Great point on the muscle recruitment. That’s a HUGE benefit to lifting heavy and in the lower rep range. This benefit carries over when I perform the higher rep ranges. That’s why I feel that all rep ranges can feed off of each other. The lower reps and heavier weight definitely creates a nice dense muscle.

    It’s nice that “drug free” was mentioned, but not everyone who trains in a higher rep range and not every bodybuilder is on “roids”. You could say the same for the big powerlifters who are training in the low rep range. They are incredible beasts, but many of them are taking pharmaceuticals as well. So are those people who are on roids and lifting heavy ass weight that I could never dream of lifting setting a better example than the bodybuilder lifting “lighter” weight and on roids?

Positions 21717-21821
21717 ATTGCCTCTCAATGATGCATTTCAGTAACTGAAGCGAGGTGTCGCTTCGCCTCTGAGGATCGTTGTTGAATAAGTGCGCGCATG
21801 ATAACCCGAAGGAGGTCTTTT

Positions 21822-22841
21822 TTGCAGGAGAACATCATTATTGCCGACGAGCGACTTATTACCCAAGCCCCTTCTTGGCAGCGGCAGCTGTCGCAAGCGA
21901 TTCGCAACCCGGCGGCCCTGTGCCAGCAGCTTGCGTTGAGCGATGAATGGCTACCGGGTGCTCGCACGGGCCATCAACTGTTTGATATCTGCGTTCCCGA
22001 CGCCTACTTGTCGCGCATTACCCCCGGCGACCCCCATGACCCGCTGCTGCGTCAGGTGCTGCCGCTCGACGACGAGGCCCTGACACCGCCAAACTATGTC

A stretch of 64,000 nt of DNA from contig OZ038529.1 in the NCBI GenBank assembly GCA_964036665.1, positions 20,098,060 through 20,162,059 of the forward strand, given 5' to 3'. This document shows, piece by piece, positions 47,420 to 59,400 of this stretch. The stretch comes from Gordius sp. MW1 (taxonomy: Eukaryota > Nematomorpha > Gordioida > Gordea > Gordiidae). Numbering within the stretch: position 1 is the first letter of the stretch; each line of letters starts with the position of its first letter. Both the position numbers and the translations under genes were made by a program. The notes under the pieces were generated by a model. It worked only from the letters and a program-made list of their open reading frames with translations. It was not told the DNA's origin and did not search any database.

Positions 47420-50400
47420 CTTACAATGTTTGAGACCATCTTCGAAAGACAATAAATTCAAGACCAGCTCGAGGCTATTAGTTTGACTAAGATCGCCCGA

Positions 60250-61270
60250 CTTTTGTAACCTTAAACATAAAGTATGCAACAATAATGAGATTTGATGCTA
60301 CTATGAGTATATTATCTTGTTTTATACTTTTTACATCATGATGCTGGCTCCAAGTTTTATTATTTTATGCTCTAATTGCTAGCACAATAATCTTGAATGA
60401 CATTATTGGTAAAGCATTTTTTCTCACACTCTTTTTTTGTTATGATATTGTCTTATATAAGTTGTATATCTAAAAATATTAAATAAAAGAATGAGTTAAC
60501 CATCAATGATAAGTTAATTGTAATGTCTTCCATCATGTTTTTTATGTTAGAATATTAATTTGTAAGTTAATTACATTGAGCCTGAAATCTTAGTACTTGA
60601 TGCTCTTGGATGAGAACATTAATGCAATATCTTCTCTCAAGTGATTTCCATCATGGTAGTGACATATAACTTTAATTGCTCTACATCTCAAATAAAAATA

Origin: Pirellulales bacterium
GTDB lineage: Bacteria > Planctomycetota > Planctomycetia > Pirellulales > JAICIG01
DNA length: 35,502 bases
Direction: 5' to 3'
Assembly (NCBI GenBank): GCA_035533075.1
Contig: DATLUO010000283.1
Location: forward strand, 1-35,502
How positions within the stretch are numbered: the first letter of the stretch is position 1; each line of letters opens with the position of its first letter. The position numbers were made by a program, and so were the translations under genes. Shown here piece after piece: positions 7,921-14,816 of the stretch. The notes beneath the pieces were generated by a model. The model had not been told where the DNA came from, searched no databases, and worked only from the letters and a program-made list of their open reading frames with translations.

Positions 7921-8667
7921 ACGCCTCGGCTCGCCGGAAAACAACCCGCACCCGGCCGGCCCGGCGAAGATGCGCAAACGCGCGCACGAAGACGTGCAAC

There’s drugs in all sports, but that doesn’t mean everyone is taking them.

  5. Jon Cooper May 10, 2012 at 12:57 pm #

    I always used to train with sets of for hyper trophy but found I had better gains working to sets of 5. My progress stalled recently and was looking to drop some body fat without losing size. I started Jim stoppani’s 12 week shortcut to size last week which is sets of 15 for the first week. I was sore for 3 days after each workout, could barely walk for 2 days after the legs session. It distupted my sleep and felt as though i was on the verge of overtraining.The rep range has come down to 11 this week and still feels uncomfortable for a couple of days post workout. I’ve tweaked my diet and am feeling better this week. I’m going to stick it out now as I feel I’m over the worst of it as the rep’s continue to fall. I certainly won’t be making 15 rep sets part of my long term training plan!

  6. Ben May 10, 2012 at 1:16 pm #